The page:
Under the recently amended Bombay Police Act, it is an offence to litter the streets or to spit in any public place. Violators are liable to arrest and prosecution, penalty for the offence being a fine up to Rs 100.

The municipality has placed dustbins along the roads and very thoughtfully clamped on spittoons to selected lamp-posts. But whether due to thoughtlessness or sheer cussedness, the citizen considers the streets to be one vast dustbin-cum-spittoon. Bits of paper, cigarette stubs, banana skins and groundnut shell form a familiar – and sometimes disastrous – carpet for the pedestrian.

Some housewives painstakingly clean the home only to dump the refuse over the balcony and on to the head of some unwary pedestrian. Then there are those who apparently believe that spitting is the best part of chewing ‘paan.’ The gory result is splashed across innumerable walls. It is welcome news indeed that the Bombay police intend to take a stern view of much violations of the law, though the manner in which this determination has been announced is rather strange. The public was informed yesterday through a press note that the police will launch a sanitary drive, ‘particularly in the Fort area, from March 15.’….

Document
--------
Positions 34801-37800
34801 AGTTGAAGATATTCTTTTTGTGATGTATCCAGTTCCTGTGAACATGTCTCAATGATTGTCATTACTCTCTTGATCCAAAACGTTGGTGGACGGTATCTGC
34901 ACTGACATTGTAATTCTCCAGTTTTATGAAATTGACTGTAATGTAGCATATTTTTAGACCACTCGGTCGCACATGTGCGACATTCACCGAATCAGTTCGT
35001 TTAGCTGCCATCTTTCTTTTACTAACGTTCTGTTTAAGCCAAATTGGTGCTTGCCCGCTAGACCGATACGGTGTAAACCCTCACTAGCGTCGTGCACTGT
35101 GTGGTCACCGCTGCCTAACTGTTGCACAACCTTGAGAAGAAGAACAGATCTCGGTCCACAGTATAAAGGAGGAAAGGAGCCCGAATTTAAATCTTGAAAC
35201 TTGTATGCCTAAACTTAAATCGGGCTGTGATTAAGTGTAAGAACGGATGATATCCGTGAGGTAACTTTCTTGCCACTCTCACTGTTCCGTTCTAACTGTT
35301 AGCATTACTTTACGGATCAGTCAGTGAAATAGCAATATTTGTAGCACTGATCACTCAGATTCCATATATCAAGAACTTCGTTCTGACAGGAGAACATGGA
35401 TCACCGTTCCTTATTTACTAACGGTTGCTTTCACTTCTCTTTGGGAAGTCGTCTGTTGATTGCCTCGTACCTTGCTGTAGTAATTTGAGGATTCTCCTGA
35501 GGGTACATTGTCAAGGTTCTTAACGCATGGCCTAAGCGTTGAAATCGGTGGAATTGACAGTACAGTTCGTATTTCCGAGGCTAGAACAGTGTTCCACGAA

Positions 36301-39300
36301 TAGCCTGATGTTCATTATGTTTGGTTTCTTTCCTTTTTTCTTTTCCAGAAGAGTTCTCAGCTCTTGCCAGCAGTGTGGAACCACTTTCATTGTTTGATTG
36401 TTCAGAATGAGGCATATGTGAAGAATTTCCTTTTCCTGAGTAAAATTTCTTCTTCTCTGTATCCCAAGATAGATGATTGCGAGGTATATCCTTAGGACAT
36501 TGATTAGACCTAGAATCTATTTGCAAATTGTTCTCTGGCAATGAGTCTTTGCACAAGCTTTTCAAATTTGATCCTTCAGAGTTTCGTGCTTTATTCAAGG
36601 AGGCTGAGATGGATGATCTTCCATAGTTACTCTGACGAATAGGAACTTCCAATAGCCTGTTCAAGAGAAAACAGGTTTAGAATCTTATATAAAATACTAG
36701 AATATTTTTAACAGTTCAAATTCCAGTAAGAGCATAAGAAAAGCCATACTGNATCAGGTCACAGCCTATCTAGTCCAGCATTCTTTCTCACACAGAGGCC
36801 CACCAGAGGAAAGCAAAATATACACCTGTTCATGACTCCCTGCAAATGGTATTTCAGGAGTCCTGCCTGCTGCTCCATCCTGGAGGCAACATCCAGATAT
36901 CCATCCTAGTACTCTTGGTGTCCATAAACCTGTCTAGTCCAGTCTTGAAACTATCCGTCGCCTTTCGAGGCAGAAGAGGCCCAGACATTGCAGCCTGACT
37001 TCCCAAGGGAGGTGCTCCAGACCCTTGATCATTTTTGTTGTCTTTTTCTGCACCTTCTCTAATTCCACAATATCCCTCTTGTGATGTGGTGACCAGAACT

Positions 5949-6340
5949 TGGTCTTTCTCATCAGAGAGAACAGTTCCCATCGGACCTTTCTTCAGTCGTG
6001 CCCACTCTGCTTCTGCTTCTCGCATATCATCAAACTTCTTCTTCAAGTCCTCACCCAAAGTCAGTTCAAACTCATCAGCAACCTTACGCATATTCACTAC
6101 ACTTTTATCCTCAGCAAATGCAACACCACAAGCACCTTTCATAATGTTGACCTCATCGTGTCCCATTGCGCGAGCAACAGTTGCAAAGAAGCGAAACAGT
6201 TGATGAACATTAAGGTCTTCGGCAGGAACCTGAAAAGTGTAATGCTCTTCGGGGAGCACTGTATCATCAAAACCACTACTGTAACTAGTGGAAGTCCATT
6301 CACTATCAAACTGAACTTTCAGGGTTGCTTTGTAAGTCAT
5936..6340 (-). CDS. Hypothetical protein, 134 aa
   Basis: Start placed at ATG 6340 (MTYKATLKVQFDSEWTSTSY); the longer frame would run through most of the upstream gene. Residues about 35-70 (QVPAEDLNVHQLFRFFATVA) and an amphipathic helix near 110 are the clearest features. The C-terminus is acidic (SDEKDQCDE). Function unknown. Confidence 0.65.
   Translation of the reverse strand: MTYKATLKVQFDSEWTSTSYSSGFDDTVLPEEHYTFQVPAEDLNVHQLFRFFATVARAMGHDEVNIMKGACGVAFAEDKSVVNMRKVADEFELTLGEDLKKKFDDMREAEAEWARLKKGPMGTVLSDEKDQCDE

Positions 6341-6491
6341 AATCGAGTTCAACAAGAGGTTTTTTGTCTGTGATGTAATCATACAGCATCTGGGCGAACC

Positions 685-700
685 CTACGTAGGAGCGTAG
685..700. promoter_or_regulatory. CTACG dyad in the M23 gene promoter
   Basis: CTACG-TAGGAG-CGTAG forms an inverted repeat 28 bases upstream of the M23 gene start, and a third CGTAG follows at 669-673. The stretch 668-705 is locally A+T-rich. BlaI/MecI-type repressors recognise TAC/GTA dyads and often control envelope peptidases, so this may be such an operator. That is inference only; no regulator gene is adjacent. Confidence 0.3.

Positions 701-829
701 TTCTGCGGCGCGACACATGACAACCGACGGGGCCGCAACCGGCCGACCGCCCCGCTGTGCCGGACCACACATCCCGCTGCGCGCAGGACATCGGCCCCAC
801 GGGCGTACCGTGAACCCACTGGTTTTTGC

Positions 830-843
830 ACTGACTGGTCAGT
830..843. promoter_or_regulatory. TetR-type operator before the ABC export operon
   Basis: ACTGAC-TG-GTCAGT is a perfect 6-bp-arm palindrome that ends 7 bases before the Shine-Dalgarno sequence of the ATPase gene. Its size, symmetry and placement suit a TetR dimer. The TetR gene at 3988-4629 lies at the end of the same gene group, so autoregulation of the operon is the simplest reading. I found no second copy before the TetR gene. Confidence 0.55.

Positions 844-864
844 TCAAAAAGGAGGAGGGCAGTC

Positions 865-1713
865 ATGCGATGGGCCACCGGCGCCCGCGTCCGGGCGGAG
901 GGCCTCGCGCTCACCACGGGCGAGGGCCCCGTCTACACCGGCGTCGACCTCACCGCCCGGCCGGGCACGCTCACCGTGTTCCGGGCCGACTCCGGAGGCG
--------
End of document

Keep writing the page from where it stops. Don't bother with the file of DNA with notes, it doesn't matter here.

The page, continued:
We must commend the police for their sense of fair play. But was it really necessary to inform the public that the police drive will be largely restricted to the Fort area?……There is the further possibility that the desire of the police to give the public what it obviously considers “adequate” warning, will be self-defeating. In the hurly-burly of the election campaign when dire warnings are being hurled at the voter by rival candidates, it is unlikely that the police warning will be remembered when March 15 dawns.

(EDIT, March 15, 1957.)

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